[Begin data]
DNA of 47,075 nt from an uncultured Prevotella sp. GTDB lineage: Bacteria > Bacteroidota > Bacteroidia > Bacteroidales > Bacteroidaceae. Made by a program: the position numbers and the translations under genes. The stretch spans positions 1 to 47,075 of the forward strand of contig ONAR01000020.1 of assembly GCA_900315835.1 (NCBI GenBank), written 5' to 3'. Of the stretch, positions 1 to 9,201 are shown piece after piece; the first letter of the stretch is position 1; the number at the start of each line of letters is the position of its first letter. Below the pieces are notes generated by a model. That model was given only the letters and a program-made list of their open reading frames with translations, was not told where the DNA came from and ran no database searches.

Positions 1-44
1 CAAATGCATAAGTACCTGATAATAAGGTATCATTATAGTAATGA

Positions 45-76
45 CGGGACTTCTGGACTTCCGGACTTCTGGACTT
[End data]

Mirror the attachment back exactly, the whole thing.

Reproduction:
DNA of 47,075 nt from an uncultured Prevotella sp. GTDB lineage: Bacteria > Bacteroidota > Bacteroidia > Bacteroidales > Bacteroidaceae. Made by a program: the position numbers and the translations under genes. The stretch spans positions 1 to 47,075 of the forward strand of contig ONAR01000020.1 of assembly GCA_900315835.1 (NCBI GenBank), written 5' to 3'. Of the stretch, positions 1 to 9,201 are shown piece after piece; the first letter of the stretch is position 1; the number at the start of each line of letters is the position of its first letter. Below the pieces are notes generated by a model. That model was given only the letters and a program-made list of their open reading frames with translations, was not told where the DNA came from and ran no database searches.

Positions 1-44
1 CAAATGCATAAGTACCTGATAATAAGGTATCATTATAGTAATGA

Positions 45-76
45 CGGGACTTCTGGACTTCCGGACTTCTGGACTT